'Significant' change necessary to adjust custody orders
Separated or divorced parents who want to change a custody order need to prove there is a significant reason to do so — and one that is in the best interest of the children, says Toronto family lawyer Katherine Robinson.
The party must prove there is a “material change in circumstances,” which provides the court with jurisdiction to address the case, says Robinson, associate with Shulman Law Firm.
“The court is not in the habit of checking in to orders every year,” she tells AdvocateDaily.com. “The instability that would cause is not good for the family or the children, and there are no court resources available for that type of endeavour.”
Once a court order is made, whether it’s court mandated after a trial or parties agreed to a court order, "that is presumed to be correct and those arrangements are presumed to be in the best interest of the children,” Robinson says.
“If you want to move away from that, you need to show what is so significant that those arrangements are no longer in the child’s best interest, and why some other arrangements are. That’s not an easy hurdle to get over.”
A recent Ontario Court of Appeal decision upheld a lower court ruling that there was no material change in circumstances to support a father’s request for a revised court order.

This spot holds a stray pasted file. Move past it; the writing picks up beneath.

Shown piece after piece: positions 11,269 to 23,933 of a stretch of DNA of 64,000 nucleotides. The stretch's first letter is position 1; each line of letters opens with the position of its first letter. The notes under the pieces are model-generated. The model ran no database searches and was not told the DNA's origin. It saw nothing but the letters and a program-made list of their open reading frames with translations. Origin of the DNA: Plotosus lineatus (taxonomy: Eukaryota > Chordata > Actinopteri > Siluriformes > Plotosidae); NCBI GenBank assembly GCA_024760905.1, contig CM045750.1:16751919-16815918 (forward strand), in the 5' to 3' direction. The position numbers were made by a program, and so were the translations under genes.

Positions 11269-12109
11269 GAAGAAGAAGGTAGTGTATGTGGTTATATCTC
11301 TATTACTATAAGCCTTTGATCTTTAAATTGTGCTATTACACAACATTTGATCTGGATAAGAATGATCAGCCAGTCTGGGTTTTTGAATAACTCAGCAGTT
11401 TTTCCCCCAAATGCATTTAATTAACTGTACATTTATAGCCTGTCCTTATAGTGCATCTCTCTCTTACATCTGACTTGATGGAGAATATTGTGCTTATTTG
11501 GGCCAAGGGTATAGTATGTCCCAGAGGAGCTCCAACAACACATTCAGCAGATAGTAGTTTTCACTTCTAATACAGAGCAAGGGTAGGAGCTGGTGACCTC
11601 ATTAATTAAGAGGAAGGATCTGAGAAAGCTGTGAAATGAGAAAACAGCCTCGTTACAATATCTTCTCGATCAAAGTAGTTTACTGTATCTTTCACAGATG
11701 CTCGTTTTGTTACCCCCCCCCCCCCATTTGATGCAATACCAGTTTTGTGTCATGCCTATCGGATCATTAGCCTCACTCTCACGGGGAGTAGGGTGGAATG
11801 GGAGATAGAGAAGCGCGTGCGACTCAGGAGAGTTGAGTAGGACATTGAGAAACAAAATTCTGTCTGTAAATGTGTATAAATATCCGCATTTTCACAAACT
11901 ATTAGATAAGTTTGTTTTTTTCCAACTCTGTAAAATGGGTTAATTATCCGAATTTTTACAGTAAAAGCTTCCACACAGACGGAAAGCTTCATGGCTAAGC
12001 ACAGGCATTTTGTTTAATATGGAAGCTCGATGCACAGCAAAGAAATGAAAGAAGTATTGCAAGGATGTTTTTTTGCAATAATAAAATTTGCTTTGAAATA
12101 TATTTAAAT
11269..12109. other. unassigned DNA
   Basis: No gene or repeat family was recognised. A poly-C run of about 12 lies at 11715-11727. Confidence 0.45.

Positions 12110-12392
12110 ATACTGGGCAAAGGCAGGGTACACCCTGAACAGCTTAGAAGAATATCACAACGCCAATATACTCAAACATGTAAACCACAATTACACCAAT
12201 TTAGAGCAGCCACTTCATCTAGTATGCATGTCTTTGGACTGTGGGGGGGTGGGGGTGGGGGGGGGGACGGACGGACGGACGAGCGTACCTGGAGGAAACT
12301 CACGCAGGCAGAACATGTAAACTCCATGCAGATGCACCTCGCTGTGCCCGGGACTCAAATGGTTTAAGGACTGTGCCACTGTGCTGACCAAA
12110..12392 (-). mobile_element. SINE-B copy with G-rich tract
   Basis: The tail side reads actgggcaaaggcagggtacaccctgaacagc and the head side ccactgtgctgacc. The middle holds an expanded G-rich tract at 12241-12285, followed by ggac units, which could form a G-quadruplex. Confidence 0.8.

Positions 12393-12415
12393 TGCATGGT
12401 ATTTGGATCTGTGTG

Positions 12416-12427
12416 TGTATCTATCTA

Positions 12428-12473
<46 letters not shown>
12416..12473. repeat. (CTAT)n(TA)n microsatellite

In Easson v. Blase, 2016 ONCA 604 (CanLII) the father argued that the mother’s concession to an adjusted parenting schedule was acknowledgment of a change of circumstances. He also said a change in his employment allowed him more time to be with the children, but the court did not agree.
The father's broad position "risks creating a disincentive to parents to agree to make concessions," which could lead to increased litigation, the decision reads.
Robinson says it’s important to note that parents are free to make their own arrangements outside of a court order.
“The courts recognize anything the parents can agree to — and is something they can agree is in the child’s best interests — is a great alternative to going to court, and that should not be discouraged,” she says.
If the legal system allowed parents to adjust court orders freely, it would lead to excessive court appearances and potentially lengthy court battles, Robinson says.
“It goes back to emotion,” she says. “Just because you’re angry and don’t have a good relationship with your ex-spouse, that doesn’t mean it should affect the children.”